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Home Forums AWS AWS Certified Solutions Architect Professional RDS slow read processing/WordPress

  • RDS slow read processing/WordPress

  • kung

    Member
    May 28, 2020 at 10:00 pm

    6 options presented, select 2.

    Obviously 1 option is Read replicas, leaves us to pick another one, from the most likely candidates: elasticache or db instance larger type.

    a) is it not explained why “Upgrade the instance type of the RDS MySQL database instance to a larger type.” is incorrect (spoiler: it isn’t IMO)

    b) then I was going to write ‘as utilizing Elasticache will incur application changes, this option is not an easy one’, only then to realize it was a WordPress site.

    So this I found upon digging:

    1) there is a plugin for WordPress that you can use to integrate with Amazon ElastiCache for Memcached:

    https://aws.amazon.com/elasticache/memcached/wordpress-with-memcached/

    Then I wanted to know about the read-replicas and WordPress, and found this whitepaper:

    2) https://d1.awsstatic.com/whitepapers/wordpress-best-practices-on-aws.pdf

    which states (about Aurora, but MySQL is similar):

    “To improve the performance of your database you can select a large instance type to provide more CPU and memory resources. ” (! obviously this has limits, and elasticache will give you more improvements probably, agree)

    and ” You can create […] low-latency read replicas across three Availability Zones.” but it doesn’t go into detail about how to use the read replicas.

    So after more digging I found:

    the Route53 distribution solution for RDS (MySQL) read replicas (Aurora has a reader endpoint built in, with auto-loadbalancing)

    3) https://aws.amazon.com/premiumsupport/knowledge-center/requests-rds-read-replicas/

    and this WordPress plugin as advanced database interface that supports read replicas configuration:

    4) https://github.com/stuttter/ludicrousdb

    Well, thats all then! (to add to the explanation maybe?)

    oh well not…

    There’s another scenario with the same issues (‘leading electronics company is getting ready to do a major public announcement of its latest smartphone’)

    The problem stated is ‘customer information that is fetched from the database’

    Caching doesn’t seem to make a lot of sense here I think, as a customer will only have an active session of let’s say <20min per day, and probably also not every day.

    Why should I cache his info? Session info should be cached at the session handling layer.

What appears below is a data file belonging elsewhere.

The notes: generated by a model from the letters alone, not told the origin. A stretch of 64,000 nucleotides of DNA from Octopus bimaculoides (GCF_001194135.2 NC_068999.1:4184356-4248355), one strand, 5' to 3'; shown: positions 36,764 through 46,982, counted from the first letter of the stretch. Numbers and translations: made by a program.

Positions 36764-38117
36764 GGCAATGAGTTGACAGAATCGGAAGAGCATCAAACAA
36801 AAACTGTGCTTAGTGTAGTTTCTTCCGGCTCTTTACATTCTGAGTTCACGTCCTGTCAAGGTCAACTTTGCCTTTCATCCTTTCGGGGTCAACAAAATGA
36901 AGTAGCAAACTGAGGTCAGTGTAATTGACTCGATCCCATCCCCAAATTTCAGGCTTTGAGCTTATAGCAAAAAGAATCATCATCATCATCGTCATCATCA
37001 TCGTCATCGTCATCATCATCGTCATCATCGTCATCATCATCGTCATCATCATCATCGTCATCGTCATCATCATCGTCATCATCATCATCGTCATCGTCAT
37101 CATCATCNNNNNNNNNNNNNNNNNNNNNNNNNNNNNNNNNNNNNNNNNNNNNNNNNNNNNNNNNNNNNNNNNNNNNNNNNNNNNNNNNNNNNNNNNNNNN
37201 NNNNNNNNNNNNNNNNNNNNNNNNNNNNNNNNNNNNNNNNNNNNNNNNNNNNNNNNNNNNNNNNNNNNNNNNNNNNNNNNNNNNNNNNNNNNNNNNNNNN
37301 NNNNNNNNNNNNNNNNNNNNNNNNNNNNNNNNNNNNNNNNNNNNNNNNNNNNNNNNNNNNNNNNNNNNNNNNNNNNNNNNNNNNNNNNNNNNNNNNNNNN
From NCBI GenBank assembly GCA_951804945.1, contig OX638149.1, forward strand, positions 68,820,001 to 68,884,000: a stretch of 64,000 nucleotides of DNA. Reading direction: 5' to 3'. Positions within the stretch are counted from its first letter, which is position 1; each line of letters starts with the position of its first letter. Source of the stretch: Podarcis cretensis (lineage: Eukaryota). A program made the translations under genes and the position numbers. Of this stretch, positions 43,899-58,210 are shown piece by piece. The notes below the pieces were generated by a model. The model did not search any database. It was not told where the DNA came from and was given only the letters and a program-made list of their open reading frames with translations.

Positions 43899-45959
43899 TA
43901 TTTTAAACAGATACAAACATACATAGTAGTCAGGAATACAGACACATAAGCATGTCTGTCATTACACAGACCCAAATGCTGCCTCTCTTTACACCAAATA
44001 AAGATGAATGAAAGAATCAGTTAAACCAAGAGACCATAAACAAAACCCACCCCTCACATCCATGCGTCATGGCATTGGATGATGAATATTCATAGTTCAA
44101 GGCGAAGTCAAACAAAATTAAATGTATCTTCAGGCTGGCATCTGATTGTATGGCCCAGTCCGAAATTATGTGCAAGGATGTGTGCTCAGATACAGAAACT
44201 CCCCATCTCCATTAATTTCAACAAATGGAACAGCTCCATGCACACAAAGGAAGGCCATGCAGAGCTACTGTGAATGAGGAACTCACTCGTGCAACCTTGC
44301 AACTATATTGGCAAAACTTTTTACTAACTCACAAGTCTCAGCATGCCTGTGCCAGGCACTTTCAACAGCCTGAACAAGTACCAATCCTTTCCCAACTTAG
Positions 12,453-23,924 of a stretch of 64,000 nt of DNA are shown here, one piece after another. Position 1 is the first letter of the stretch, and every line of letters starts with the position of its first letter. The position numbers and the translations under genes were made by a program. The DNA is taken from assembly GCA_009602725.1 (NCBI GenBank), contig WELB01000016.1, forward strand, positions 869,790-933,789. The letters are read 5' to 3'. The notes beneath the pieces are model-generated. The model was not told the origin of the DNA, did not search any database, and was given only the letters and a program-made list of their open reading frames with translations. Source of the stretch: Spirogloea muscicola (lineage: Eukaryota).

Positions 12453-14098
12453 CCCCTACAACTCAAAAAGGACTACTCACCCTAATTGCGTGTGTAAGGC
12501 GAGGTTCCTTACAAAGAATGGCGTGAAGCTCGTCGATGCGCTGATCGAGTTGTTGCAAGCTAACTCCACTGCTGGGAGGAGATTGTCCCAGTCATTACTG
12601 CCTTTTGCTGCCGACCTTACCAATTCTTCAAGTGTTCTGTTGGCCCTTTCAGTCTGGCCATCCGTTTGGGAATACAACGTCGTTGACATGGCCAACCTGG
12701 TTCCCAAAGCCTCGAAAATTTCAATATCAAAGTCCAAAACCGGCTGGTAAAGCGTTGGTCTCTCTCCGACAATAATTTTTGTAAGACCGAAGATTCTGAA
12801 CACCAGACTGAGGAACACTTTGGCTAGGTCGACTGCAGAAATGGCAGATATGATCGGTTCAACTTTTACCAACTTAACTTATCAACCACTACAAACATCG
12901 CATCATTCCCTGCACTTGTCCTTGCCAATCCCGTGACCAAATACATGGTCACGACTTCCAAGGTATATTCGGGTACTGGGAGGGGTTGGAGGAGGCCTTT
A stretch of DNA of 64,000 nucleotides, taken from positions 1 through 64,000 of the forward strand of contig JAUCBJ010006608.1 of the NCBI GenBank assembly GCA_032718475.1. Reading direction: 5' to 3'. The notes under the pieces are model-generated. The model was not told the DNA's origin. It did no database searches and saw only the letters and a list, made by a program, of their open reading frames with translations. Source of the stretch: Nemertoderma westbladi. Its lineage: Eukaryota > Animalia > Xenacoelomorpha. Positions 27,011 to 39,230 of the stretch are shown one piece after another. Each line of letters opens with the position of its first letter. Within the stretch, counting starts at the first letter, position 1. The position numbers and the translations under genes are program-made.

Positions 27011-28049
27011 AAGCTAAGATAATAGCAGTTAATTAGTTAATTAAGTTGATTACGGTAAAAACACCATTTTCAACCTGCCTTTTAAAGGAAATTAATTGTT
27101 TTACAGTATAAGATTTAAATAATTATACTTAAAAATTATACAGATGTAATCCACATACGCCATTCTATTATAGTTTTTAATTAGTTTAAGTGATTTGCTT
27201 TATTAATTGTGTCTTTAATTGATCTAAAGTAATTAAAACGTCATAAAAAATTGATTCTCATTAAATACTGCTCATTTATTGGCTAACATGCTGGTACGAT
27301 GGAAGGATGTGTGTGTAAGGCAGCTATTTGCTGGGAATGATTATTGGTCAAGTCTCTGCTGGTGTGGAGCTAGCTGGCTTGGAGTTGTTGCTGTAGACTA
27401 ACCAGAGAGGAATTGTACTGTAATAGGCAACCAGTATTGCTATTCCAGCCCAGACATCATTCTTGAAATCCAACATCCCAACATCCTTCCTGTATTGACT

Increasing instance size and IOPS make much more sense here IMO.

    Only on the costing side this is indeed MUCH more expensive, e.g.

    elasticache: cache.r4.8xlarge 32 vCPU 203GiB RAM, network 10Gigabit, us-east-1, reserved, 1 year, upfront $8656 (https://aws.amazon.com/elasticache/pricing/)

    rds mysql: db.r5.12xlarge multi-az, us-east-1 reserved, 1 year, upfront $54,393 + storage iops (https://aws.amazon.com/rds/mysql/pricing/)

    Cheers,
    Robert

  • TutorialsDojo-Support

    Member
    May 31, 2020 at 5:30 pm

    Hi Robert,

    Thank you for your analysis and feedback.

    To tackle this question, we need to focus on the problem it is asking.

    “root cause is due to the slow read processing in your database tier.”

    With this, there are two main ways to improve your Database read performance: Read Replicas and caching (using Elasticache). ElastiCache, especially Memcached provides easy deployment for read-only caching, suitable for this scenario.

    These two options are mainly chosen for “scalability”. It is very easy to add Read Replicas, one-click on the console and you will have another node joining the Read-Replica pool.

    ElastiCache uses in-memory caching, which offers very high throughput and very fast response time.

    Increasing the Disk IOPS and/or increasing the instance type will not come close to the performance that you will get with in-memory caching in terms of read-speeds. Another benefit of caching is that it reduces the load on the RDS server when multiple queries are on the cache, the application does not need to query the database.

    https://aws.amazon.com/elasticache/

    https://aws.amazon.com/rds/details/read-replicas/

    https://aws.amazon.com/elasticache/memcached/

    https://aws.amazon.com/getting-started/hands-on/boosting-mysql-database-performance-with-amazon-elasticache-for-redis/

    Now let’s tackle why other options are incorrect.

    “Upgrade the RDS MySQL instance to use provisioned IOPS.”

    “Implement sharding to distribute the incoming load to multiple RDS MySQL instances.”

    – Yes, these options increase read-performance but it increases write performance too. You don’t want to pay for something you will not use. You will have to set up multiple databases for sharding, so that is difficult and not cost-effective, just to increase your read performance.

    “Upgrade the instance type of the RDS MySQL database instance to a larger type.”

    – There is a limit on how much you can scale and how much read-performance you can get from a bigger instance. An in-memory cache will outperform the performance of disk-based RDS read operation.

    “Set up a Redis in-memory cache cluster running in an EC2 instance on each Availability Zone and enable replication on all nodes.”

    – It’s not recommended to run your own caching mechanism on EC2. AWS offers a managed solution for that.

    Hope this helps.

    Regards,

    Kenneth Samonte @ Tutorials Dojo

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